You’re reading Significant Digits, a daily digest of the numbers tucked inside the news.
Percentage of tweets that hit the 140 character limit on Twitter, according to data from the company. Yesterday they increased the number of characters that can appear in a tweet to 280, thus ruining the service and doubling the length of rope available to Americans with which to hang themselves. Just think of all the careers that will be ruined with that extra 140 characters of self destructive firepower. [Ars Technica]
Snap Inc., the public company behind Snapchat, took a beating yesterday after missing analyst revenue predictions. Shares were down 22 percent at one point before finishing down about 17 percent. The company announced it’s going to completely overhaul its core product, a risky if necessary venture for a public company to pull off. [Bloomberg]
A huge shocker in Tuesday’s election in Virginia is just how close the state house may be to flipping to Democrats. As it stands, Democrats have 48 House of Delegates seats in the bag and Republicans have 47. Five races are in recount territory where there’s a margin of 129 votes or fewer, and if all break the way they appear to be it’ll be a 50-50 split. [FiveThirtyEight]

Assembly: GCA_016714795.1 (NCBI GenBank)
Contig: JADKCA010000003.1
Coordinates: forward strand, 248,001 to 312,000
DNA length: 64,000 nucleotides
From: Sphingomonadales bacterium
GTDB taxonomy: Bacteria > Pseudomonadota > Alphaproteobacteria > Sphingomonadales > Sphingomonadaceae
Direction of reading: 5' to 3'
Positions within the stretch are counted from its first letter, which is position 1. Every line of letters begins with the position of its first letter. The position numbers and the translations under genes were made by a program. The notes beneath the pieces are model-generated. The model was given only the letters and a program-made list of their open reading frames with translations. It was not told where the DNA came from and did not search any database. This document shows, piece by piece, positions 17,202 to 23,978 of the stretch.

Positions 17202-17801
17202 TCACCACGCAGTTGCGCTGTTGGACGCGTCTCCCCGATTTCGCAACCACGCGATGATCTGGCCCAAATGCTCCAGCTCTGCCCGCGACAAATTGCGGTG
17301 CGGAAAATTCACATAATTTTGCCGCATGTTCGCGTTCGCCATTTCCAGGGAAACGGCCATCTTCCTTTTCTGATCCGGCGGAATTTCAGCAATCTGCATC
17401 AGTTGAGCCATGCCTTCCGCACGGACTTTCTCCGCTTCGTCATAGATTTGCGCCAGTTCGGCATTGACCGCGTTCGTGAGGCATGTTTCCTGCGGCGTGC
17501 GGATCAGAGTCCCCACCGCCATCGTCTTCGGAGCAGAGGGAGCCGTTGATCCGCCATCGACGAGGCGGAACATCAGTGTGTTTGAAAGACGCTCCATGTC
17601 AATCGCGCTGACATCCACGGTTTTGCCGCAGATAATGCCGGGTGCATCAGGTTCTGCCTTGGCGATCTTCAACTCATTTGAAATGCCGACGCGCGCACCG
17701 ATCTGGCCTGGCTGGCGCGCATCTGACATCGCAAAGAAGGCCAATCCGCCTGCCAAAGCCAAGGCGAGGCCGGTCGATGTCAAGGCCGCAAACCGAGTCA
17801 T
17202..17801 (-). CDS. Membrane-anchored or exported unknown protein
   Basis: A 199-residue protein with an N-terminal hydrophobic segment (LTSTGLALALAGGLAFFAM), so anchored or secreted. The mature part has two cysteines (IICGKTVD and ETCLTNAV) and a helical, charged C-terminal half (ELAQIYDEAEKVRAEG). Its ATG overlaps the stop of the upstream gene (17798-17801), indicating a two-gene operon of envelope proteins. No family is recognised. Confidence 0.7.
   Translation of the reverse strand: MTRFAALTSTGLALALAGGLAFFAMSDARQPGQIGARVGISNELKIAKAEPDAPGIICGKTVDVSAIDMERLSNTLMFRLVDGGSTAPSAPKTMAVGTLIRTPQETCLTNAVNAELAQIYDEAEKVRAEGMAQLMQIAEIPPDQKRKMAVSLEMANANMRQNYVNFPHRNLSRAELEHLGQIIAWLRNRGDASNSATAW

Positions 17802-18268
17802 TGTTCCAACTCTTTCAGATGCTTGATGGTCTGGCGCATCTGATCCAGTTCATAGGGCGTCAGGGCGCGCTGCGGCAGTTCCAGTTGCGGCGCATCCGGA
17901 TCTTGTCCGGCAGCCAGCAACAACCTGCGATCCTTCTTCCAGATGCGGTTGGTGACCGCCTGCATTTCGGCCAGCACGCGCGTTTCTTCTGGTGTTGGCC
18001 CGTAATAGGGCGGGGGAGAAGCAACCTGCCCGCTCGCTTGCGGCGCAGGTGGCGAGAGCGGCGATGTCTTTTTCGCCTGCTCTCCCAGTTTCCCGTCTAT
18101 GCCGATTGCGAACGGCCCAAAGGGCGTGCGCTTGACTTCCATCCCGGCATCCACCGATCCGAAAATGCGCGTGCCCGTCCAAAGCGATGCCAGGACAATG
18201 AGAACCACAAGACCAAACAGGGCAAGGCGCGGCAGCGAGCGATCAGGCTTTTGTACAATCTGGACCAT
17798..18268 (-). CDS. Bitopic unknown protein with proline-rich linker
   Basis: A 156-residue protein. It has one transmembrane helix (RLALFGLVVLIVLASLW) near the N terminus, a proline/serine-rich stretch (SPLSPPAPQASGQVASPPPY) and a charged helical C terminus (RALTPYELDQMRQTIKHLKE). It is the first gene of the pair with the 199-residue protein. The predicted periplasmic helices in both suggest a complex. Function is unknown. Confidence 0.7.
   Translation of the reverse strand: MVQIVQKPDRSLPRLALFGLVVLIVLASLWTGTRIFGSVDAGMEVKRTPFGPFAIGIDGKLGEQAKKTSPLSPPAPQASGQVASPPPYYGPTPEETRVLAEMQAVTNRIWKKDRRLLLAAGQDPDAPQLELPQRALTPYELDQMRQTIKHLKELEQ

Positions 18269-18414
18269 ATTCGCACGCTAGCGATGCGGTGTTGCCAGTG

Democrat Ralph Northam had a resounding win of Virginia’s competitive gubernatorial election yesterday. Republican rival Ed Gillespie closely tied his fortunes to the president’s in the waning weeks of the election. It was a pretty great night for Democrats overall: Phil Murphy won in New Jersey and New York Mayor Bill de Blasio won reelection handily. [FiveThirtyEight]
600 square miles
Waymo, the self-driving car company owned by Google parent Alphabet, is eliminating the driver in Phoenix. Beginning in the Chandler part of town, a group of test riders will be able to hail completely driverless cars to take them to and from locations in the area. Over time, that domain will expand to 600 square miles, and then further into cities outside of Phoenix. [Recode]
Commerce Secretary Wilbur Ross may have overstated the extent of his own wealth, a ticked-off Forbes magazine reports. The magazine maintains a list of the richest 400 Americans, one that Ross was on for some time. Ross’s net worth was listed by the magazine last year at $2.9 billion — an amount Ross claimed was too low and should be closer to $3.7 billion. Imagine their surprise when financial disclosure forms needed to join the cabinet reported the “billionaire” had $700 million in assets. Forbes has removed Ross from their list of rich guys, and everyone involved comes off as super duper aggravated by this turn of events. [Forbes]
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